I was the first person in the family in which I grew up to attend college. It was not part of the plan I can assure you. (I have lately discovered that my Uncle Otho was the first in my ancestral family to have achieved this status.) But it was a foregone conclusion that both my children would attend university. Money was set-aside for this from the day they entered the world. By comparison my entry into this world was in doubt up to the second I emerged. When I was twelve I was well known by the local police and juvenile authorities. At that age my children were well known by their teachers and coaches and classmates – and well regarded.

I entered the Army and went off to Vietnam at the age of 19 to escape the economic and intellectual poverty I had grown up with. Charles worked his way through one of this country’s finest academic institutions by among other things participating in Army ROTC and then going off to war as a matter of service to kin and country. Assisted by the GI Bill, I eventually took a degree in the liberal arts.  My children took degrees in science (Nursing and engineering). I was married and divorced by age 25. My kids, now age 27 and 29, have yet to marry. Anna will however, exactly one year from today (next week in fact).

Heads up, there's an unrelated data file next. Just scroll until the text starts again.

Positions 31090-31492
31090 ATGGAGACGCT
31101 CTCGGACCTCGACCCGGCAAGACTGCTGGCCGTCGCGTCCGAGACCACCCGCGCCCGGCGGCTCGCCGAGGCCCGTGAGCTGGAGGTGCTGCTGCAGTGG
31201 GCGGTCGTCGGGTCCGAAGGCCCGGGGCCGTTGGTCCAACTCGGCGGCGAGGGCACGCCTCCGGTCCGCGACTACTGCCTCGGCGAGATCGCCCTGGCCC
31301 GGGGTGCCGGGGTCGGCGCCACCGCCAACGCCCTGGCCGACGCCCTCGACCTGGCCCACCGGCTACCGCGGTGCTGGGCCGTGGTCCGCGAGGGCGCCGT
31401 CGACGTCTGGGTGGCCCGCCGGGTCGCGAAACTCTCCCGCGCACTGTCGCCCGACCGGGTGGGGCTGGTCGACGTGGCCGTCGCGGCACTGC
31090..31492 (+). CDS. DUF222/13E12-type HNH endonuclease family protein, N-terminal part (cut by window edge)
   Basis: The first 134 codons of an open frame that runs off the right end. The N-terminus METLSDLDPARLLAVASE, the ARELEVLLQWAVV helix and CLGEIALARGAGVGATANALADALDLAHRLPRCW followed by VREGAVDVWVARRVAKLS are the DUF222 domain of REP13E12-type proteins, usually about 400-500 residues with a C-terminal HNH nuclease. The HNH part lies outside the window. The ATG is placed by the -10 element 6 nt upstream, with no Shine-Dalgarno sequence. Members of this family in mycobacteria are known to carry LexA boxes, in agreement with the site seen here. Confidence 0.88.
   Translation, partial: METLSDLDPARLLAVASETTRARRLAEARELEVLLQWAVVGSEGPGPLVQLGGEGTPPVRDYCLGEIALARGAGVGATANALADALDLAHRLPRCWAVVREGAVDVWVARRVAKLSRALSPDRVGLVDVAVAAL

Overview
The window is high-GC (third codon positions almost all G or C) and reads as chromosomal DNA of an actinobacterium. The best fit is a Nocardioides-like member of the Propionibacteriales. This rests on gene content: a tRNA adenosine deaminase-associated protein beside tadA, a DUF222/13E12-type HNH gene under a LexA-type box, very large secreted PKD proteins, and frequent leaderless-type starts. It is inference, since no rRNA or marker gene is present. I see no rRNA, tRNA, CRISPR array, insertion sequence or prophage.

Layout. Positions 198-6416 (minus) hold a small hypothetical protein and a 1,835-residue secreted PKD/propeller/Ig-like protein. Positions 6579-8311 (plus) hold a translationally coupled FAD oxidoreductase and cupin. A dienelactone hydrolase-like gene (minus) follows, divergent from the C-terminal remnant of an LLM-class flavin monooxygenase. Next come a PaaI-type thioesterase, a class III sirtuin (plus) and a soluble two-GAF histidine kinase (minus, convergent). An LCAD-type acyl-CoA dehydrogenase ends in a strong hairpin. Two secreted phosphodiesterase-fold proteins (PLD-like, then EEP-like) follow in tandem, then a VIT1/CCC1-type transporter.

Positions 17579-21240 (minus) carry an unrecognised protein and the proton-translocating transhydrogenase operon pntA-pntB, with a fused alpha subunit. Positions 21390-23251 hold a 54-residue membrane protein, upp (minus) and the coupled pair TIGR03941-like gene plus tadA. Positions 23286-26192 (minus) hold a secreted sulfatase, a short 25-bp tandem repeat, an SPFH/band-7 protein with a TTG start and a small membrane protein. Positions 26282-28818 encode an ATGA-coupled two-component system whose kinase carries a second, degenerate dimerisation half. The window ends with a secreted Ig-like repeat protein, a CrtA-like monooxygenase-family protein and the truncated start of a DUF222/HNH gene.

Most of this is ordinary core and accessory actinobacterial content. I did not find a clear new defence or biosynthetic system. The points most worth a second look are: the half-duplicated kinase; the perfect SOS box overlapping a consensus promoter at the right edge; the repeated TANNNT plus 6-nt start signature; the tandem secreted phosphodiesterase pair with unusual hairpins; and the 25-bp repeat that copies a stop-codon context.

Were it not for sheer luck and a lot of help from Ruth, who rescued me at age 49. I would be bankrupt today, wondering where my next meal would come from.

Actually, that’s not true – I’d be dead.

My children are conscious of their future, preparing for it now and living lives they are quite happy with. They are both contributing. The only imperative I have ever directed toward either of them is, no matter what, always be of service. They are.